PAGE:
At 2/7/14 04:14 PM, Dread-Fox wrote:
At 2/7/14 12:14 AM, Teqneek wrote:
Respect man, thanks a lot for the info. Until I can get my hands on some gear, I'll be certain to explore and comment on some tracks, the community here seems inviting and helpful.
At 2/4/14 07:39 PM, Dread-Fox wrote:
Hey there guys. New arrival.Welcome to the hip hop community homie! IBe suere to check some artists out and drop some reviews, and we'll return the favor with your uplaods. But anyway, back to the topic at hand,,,
I'm looking to start out as a general rapper, and I was wondering if anyone could recommend a good setup for a recording mic and everything. What do all the rappers around here use in terms of vocal-recording hardware (oh, and software too)?
The equipment would go in a room which is a sort of isolated study away from the rest of the house, it's the most soundproofed part.
So yeah, beginner in the game asking for some advice on how to start out. If anyone could direct me to some actual products, then that would be ace. Please let me know if there is another more specific thread for discussion on audio equipment and stuff. Peace.
I'm upgrading my laptop and mic soon, but I've been using a Blue Yeti USB mic. $100 at Best Buy a year ago, and you can probably find one cheap online nowadays. It's always been faithful to me, and I'd recommend it if you're tight on funds, yet want decent sound.
And I use Samplitude as my recording program. It's by Magix, and nobody knows what the hell I'm talking about when it gets brought up in conversation. But I love it and I hope I can transfer it over to my new laptop when I get it.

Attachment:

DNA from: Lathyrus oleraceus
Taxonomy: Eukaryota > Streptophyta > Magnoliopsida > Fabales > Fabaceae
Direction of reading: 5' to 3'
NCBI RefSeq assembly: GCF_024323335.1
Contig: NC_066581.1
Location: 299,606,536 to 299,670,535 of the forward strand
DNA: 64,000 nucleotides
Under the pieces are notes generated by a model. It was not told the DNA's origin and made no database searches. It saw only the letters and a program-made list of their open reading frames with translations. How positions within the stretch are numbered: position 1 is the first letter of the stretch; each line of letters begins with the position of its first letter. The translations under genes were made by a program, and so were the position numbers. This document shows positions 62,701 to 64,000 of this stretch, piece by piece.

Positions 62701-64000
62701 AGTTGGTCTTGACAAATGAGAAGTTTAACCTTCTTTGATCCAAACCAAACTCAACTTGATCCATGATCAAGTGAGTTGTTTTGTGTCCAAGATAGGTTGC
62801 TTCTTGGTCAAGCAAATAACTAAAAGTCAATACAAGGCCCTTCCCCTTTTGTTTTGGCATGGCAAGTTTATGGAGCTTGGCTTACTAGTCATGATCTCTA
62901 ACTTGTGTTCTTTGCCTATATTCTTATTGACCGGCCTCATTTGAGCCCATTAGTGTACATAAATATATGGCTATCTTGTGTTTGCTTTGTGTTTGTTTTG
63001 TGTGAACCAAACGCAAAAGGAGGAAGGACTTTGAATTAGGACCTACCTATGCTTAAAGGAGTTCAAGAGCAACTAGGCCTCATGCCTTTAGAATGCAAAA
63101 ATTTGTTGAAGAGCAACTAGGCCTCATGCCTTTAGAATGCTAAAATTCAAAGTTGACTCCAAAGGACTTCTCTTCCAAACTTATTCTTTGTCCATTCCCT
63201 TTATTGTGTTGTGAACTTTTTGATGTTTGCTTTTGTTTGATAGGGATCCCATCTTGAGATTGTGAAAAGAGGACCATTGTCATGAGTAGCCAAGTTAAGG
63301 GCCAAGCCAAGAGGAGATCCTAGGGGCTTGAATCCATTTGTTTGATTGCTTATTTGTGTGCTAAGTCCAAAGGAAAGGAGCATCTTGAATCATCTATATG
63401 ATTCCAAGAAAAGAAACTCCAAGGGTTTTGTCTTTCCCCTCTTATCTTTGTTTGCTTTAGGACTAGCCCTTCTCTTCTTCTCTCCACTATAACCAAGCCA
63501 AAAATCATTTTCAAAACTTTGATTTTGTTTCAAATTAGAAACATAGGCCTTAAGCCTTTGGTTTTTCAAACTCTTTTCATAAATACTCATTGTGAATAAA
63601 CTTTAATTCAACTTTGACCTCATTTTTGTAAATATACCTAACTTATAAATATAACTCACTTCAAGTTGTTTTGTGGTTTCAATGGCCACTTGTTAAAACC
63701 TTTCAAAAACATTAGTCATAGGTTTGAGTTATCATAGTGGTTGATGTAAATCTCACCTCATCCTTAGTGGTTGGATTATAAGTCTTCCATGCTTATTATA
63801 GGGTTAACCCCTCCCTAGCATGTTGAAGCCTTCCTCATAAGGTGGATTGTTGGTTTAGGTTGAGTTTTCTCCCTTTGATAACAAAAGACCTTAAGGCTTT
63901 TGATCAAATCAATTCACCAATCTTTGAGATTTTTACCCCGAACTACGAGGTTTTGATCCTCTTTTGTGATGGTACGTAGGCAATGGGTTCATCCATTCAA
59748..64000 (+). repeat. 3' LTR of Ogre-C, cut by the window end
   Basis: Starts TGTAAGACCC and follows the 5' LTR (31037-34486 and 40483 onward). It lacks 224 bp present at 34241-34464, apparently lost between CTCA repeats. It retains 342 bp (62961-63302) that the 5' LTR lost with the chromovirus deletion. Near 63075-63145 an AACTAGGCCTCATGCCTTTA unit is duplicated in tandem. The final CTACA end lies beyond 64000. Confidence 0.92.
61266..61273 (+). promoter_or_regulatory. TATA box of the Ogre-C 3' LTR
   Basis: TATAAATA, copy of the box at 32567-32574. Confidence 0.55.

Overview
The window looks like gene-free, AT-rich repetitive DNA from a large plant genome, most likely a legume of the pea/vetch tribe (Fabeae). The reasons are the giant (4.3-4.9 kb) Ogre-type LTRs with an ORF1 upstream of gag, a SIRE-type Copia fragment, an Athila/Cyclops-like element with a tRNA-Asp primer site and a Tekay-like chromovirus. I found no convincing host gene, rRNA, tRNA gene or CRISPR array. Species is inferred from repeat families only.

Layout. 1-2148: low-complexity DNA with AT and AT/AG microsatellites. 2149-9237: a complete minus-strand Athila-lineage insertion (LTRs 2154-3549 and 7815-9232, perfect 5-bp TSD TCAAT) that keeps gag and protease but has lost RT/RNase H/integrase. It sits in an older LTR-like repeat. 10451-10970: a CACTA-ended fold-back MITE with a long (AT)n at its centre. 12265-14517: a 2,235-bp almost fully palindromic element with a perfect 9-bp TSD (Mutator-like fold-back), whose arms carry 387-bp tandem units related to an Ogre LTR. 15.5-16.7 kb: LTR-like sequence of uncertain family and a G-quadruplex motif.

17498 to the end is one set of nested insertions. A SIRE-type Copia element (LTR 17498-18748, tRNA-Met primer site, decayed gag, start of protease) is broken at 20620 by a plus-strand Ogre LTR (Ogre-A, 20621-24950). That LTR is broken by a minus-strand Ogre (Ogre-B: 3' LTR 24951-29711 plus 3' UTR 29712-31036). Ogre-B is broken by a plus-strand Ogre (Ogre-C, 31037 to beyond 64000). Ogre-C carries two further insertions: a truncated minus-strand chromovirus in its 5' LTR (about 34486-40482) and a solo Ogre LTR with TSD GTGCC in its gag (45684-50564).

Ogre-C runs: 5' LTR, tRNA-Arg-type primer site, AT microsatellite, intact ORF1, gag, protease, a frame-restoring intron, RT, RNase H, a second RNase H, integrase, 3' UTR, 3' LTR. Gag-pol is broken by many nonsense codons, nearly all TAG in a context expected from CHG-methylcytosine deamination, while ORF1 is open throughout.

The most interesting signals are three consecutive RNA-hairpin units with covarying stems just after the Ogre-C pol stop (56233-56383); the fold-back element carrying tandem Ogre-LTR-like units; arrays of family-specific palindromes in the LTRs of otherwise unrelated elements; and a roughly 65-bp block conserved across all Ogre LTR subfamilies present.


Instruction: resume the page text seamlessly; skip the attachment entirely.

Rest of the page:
I've been reading around and found out that the Blue Snowball is also a good USB mic for vocals. I can't honestly say that I've heard of Samplitude: most people on other sites and forums mainly point towards Audacity and Adobe Audition.
Thanks again, Teqneek.
When you say that your study is the most sound proofed part, is it a 'dead' space? By this I mean, do you have anything lining the walls to stop your voice reverbing in an ugly way? That's what professional vocal booths do (the reason for them), to create the most controlled pure vocal sound. Because, as important as choosing a mic that suits you and your needs, its important to have a good space to record in. Many bedrooms will have ugly resonating frequencies if you just rap openly in them. And the more high end the microphone you get, the more likely this is to be picked up. There are cheap ways about this though (the internet is littered with pictures and advice on how to acoustically dampen an area). Studios will usually spend a lot on specially designed boards on walls to dampen a space. But some people recommend just coating areas in doonas. Big thick sweaty doonas. Like, you can make a dead space, by kinda draping it over your head, the mic and the mic stand. Or if you have a closet, you can place a mic inside, and line it with doonas. I've heard of some people going crazy layering rooms with blankets all over them walls.
Anyways. These links may help yeah.
This is a great Aus producer (worked with some of the best in US hip hop) showing how to make top acoustic boards with insulation foam. http://www.youtube.com/watch?v=L2ufZbS_0Qc&list=UUS6ZpiVt-SZbBTjdVypPZwA&feature=c4-overview
This is a product that I haven't tried, but looks a cheapish, easy way to get a nice space.
If anyone has read this, felt I didn't explain that the best, please chip in. Sometimes I'm not quite right on the terminology.